How Do Female Hormones Impact a Teen’s Weight?

by Annie on October 22, 2008 · 2 comments

in Aging & Gender Differences,Hormones & Fat Cells

Photo by:  aussiegall.

This article will discuss how the changing female hormones during our teenage years impact our weight. I will not be discussing the emotional aspects of puberty, just the physical aspects.

As females, our bodies change every 15 years or so – puberty, pregnancy, perimenopause, and menopause – because of the changes in our hormone levels. Hopefully you have some close female relatives to help guide you through each stage. If you are interested in learning more about how your hormones and fat cells influence your weight, please click on my hormones or fat cell tags.

Why do we gain weight?

The female body is not that much difference from a boy’s before puberty, with the exception of our fat cells count. As females, we are born with an extra 9 BILLION fat cells than males. But as kids, these fat cells are not yet activated.

Once puberty hits, flooding our bodies with an increase in estrogen (the female sex hormone), the weight that we gain is essential for our fertility. That is right – our bodies have evolved for survival of the human species. The ultimate goals of the extra 9 billion fat cells are to ensure the survival of a pregnant female.

The fat cells are programmed to start storing fat in the typical female areas such as the breasts, butt, thighs, and abs (hence the pear shape) once we hit our teens. The fat stored in these areas help protect a baby in case a famine should occur within the next 9 months or during the times when we are nursing. I am not talking about the emotional aspects of pregnancy since many of us are not prepare financially or emotionally to be a parent as a teen, but our bodies are changing from a child to a fertile adult ready to have a baby.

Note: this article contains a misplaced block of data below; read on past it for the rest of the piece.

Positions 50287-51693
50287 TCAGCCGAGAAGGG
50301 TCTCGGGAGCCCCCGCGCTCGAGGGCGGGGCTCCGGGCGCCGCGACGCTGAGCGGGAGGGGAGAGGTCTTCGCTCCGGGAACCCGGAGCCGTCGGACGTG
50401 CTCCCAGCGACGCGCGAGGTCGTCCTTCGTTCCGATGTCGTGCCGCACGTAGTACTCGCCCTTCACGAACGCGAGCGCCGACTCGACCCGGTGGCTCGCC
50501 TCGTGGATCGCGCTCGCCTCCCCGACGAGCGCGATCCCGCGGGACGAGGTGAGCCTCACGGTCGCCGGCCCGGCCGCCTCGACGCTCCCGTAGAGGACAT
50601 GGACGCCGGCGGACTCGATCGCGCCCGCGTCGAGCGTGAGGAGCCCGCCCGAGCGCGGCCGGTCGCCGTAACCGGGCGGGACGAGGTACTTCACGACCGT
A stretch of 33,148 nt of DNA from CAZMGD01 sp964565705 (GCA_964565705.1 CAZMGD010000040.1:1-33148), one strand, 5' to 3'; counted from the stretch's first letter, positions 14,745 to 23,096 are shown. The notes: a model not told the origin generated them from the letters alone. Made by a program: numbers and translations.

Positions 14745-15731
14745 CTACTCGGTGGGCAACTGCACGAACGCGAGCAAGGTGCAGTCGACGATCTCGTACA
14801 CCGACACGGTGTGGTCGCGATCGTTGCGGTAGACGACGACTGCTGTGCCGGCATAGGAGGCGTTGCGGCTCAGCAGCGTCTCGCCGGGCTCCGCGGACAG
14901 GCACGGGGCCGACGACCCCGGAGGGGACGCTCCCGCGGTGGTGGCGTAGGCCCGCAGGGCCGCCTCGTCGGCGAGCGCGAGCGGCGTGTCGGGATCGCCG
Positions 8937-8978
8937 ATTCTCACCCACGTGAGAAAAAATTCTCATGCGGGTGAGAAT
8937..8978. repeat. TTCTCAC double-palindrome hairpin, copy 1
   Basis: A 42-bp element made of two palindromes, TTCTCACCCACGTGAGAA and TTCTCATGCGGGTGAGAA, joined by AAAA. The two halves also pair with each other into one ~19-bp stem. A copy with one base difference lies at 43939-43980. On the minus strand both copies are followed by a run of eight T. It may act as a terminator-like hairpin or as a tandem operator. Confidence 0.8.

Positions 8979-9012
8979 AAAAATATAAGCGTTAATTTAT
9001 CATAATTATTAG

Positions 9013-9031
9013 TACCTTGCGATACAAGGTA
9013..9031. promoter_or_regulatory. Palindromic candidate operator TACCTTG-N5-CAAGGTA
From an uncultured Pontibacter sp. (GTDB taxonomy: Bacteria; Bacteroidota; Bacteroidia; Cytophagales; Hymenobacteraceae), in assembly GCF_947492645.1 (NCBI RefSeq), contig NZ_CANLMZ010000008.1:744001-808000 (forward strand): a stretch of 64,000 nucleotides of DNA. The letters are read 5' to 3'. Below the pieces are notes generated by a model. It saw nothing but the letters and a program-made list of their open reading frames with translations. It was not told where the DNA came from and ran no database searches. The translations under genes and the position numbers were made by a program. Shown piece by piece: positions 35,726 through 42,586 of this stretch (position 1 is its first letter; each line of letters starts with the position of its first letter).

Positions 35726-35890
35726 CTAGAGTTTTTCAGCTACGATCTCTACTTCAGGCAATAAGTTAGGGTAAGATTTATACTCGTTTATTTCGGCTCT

So how much weight gain is normal?

The female body must maintain 12%-15% body fat in order to menstruate. Once we get below this level of body fat, our bodies cannot support a pregnancy. Our bodies know to shut down basic reproductive functions at this point. It is possible for female athletes who trained vigorously to get down to such a low body fat, but rare for the average female. A fit female’s body fat composition around 20%-25%, but the average woman’s body fat composition is around 25%-30%.

Our body composition is at its peak when we hit puberty and our early 20s (as long as we are not overweight before we reach puberty). We have the right mix of body fat and lean muscle mass for our body types. Our activity level is high, so learning to eat healthy and incorporating an exercise program should be a priority when you are a teen. Starving ourselves will only make it harder to control our weight later on.

It saddens me when I see teen girls on Yahoo Answers asking how to  lose 20-40 pounds fast or if they are fat for their age.  I think most girls get their weight issues from their parents, particularly their mom.  I hope that when I have a little girl of my own I will have strength to focus on health and mobility rather than their dress size.  As for dress size, you might be surprise to find that it is a moving target.  You can read more about it in a previous post.

Until next time and thanks for stopping by Small Steps to Health.

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{ 2 comments… read them below or add one }

Sagan October 22, 2008 at 12:12 pm

Wow, interesting stats- I never knew that women were born with so many more fat cells than men!

And I really agree with you about parents having a huge impact. There’s got to be a positive attitude coming from home to get people on the right path.


goodbyetoallfat October 22, 2008 at 4:08 pm

9 billion more fat cells than men?

Those jammy devils! No wonder so many women are always fighting an uphill strugle with our weight!


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